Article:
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Tuesday, December 22, 2009

Tuesday Is For Tunes: Dawes

Introducing Tuesday Is For Tunes. Starting this week, every Tuesday I will feature the best new band or musician I managed to come across the last week.


This week: Dawes. I first heard this band when XPN played their song, When My Time Comes. I was lying in bed willing myself to get up on only 3 hours of sleep, and an entirely cynical point of view, when I heard these utterly sympathetic, empathetic, vocals sing out, "the only piece of advice that continues to help is that anyone making anything new only breaks something else". I was stunned. How did they know to sing what I needed to hear at that exact moment? Before I could completely register what I had just heard, I was hit with another golden lyrical line, "you can stare into the abyss, but it's staring right back". Goodness! Was that a Nietzsche reference? I think that was just a Nietzsche reference! What was this amazingness being transmitted across time and space especially for my ears? Dawes.

Honestly, I thought it must be a fluke. Just another folk revival band with one delicious song that sounds like it resonated from the Appalachian foothills, and an entire rest of an album that sounds like hipsters trying too hard. Thankfully, when I finally got around to checking out Dawes out further, I was very pleasantly surprised. They remind me of Neil Young, Pedro The Lion, and Fleet Foxes, but they’re certainly not just imitating scattered idols. Their music is cohesive, and entirely their own. And, I cannot get over their lyrics. Love Is All I Am is another track that offers lyrics with a surprising amount of wisdom and insight from a band so young. Though I admit, that it waxes a little ego-driven, it makes up for that with sincerity, and I almost like it more for that. I’ve been there, caught up in myself, but deeply feeling every emotion.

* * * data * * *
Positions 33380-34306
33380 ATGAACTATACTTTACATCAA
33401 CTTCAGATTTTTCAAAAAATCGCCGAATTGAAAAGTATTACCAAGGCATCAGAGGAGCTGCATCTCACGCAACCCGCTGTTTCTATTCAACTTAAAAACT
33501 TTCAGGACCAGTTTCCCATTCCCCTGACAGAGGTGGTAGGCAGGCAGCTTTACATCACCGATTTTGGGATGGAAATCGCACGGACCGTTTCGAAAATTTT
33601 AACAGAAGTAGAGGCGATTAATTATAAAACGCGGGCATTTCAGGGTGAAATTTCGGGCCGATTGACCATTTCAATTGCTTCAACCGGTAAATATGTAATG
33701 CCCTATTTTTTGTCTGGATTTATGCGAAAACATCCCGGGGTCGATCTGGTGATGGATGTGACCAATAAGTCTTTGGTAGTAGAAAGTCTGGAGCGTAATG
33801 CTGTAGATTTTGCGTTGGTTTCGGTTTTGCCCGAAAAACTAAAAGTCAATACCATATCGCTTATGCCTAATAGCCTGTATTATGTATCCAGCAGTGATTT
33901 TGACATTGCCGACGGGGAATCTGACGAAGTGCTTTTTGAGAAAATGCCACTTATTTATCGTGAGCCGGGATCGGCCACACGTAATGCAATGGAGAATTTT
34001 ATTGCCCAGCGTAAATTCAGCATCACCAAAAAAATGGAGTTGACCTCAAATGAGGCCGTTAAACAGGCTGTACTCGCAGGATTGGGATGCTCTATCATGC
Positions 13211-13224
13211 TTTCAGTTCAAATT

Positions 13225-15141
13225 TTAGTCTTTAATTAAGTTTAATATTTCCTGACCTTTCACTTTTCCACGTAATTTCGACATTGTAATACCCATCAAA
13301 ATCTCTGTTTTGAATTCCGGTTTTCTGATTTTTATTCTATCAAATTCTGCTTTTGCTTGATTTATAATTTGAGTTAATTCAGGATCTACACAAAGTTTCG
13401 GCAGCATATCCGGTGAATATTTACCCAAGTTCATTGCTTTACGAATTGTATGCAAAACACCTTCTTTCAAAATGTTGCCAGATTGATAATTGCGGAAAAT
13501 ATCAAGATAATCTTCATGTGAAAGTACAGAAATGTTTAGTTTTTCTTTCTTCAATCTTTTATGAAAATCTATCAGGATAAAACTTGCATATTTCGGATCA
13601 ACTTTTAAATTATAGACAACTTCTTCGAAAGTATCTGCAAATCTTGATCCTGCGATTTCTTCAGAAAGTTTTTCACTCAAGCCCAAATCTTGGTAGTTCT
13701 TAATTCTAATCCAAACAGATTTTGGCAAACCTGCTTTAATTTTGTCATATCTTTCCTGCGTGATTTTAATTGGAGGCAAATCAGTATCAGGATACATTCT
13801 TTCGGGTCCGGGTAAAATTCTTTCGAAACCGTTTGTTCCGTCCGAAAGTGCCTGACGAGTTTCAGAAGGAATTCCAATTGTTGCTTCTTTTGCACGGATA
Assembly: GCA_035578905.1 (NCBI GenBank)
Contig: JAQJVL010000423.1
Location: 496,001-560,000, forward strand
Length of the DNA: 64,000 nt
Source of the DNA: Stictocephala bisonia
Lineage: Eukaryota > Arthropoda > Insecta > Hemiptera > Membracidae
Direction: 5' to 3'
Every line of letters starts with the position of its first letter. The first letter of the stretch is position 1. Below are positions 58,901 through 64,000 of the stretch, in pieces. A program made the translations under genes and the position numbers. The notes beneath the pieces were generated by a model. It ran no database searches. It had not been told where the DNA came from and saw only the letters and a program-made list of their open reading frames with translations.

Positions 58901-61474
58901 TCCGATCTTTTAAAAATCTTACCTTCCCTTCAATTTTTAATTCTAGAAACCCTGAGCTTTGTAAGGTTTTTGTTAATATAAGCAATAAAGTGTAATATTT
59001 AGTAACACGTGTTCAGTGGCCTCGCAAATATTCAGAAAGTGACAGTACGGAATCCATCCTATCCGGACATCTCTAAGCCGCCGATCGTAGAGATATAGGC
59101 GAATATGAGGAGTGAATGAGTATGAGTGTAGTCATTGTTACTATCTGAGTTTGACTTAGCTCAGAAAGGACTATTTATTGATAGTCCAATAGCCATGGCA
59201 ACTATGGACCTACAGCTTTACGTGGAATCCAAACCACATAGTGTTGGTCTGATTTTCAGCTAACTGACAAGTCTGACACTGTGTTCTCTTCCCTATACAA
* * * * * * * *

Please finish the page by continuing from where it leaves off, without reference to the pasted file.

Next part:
While I am particularly attached to their lyrics, I’d be remiss if I didn’t mention their instrumental components as well. As I described it to a friend this past week, Dawes sounds like milk and honey pouring down my ears and over my soul. She gave them a listen, and is also now an avid convert. Their lilting country blues chords punctuated by snare and set with patiently wrought harmonies sound familiar and comforting. Yet, they maintain a unique freshness that prevents their songs from sounding contrived or worn out. Perhaps it’s the minimalist approach: a little goes further than a lot for this band, and they do it well. I’ve been listening to the four songs from their MySpace on repeat for the last five days, and it still hasn’t gotten played out. On Take Me Out Of The City they add just the right amount of piano, organ, harmonica, and tambourine to tantalizingly build up to an exquisite culmination, perfectly delicate and perfectly heart wrenching.

As soon as I can get a spare moment in this holiday madness I’m going to my local record store to buy North Hills the debut album from Dawes, which they released this past summer. In the meantime, I’ll watch this.


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